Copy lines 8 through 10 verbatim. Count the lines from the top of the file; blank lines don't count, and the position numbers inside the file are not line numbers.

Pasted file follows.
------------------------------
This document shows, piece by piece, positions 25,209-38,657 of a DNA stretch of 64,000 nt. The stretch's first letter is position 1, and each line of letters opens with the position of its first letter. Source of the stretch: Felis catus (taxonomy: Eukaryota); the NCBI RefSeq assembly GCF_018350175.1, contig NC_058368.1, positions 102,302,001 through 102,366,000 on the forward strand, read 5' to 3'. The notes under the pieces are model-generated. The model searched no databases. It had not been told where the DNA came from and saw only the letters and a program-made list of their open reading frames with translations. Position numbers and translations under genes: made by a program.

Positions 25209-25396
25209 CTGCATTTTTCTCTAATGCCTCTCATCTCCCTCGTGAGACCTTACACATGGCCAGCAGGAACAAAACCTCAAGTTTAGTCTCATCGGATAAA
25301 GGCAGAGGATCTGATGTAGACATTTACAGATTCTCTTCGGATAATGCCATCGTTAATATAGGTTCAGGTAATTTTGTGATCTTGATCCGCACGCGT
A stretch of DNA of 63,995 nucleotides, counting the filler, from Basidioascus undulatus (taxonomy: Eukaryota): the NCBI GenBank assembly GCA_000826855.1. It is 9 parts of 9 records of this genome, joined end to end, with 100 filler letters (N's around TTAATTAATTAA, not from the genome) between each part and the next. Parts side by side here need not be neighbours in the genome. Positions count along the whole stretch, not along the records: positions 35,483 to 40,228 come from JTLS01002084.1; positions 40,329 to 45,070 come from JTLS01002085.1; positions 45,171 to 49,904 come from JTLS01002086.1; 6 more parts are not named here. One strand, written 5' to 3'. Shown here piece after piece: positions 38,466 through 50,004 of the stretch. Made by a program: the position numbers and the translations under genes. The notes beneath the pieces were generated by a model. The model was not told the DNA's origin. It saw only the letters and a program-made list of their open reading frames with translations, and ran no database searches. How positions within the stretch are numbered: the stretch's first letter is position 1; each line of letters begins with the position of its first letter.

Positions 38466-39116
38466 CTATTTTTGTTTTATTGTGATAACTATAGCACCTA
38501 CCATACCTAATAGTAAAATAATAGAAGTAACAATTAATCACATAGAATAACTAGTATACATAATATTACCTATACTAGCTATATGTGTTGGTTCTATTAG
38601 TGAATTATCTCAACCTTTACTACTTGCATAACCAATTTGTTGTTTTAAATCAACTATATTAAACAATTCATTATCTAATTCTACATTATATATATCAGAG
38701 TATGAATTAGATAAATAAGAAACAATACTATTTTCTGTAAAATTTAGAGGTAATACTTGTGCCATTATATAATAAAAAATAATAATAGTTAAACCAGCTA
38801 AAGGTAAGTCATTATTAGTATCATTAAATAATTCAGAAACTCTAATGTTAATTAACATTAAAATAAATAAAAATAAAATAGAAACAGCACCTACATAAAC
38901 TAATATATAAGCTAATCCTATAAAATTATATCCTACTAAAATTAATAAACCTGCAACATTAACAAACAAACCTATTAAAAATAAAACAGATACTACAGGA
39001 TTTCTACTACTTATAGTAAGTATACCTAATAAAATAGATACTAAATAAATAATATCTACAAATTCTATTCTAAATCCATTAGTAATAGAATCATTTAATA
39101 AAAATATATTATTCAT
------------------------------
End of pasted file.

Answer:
38501 CCATACCTAATAGTAAAATAATAGAAGTAACAATTAATCACATAGAATAACTAGTATACATAATATTACCTATACTAGCTATATGTGTTGGTTCTATTAG
38601 TGAATTATCTCAACCTTTACTACTTGCATAACCAATTTGTTGTTTTAAATCAACTATATTAAACAATTCATTATCTAATTCTACATTATATATATCAGAG
38701 TATGAATTAGATAAATAAGAAACAATACTATTTTCTGTAAAATTTAGAGGTAATACTTGTGCCATTATATAATAAAAAATAATAATAGTTAAACCAGCTA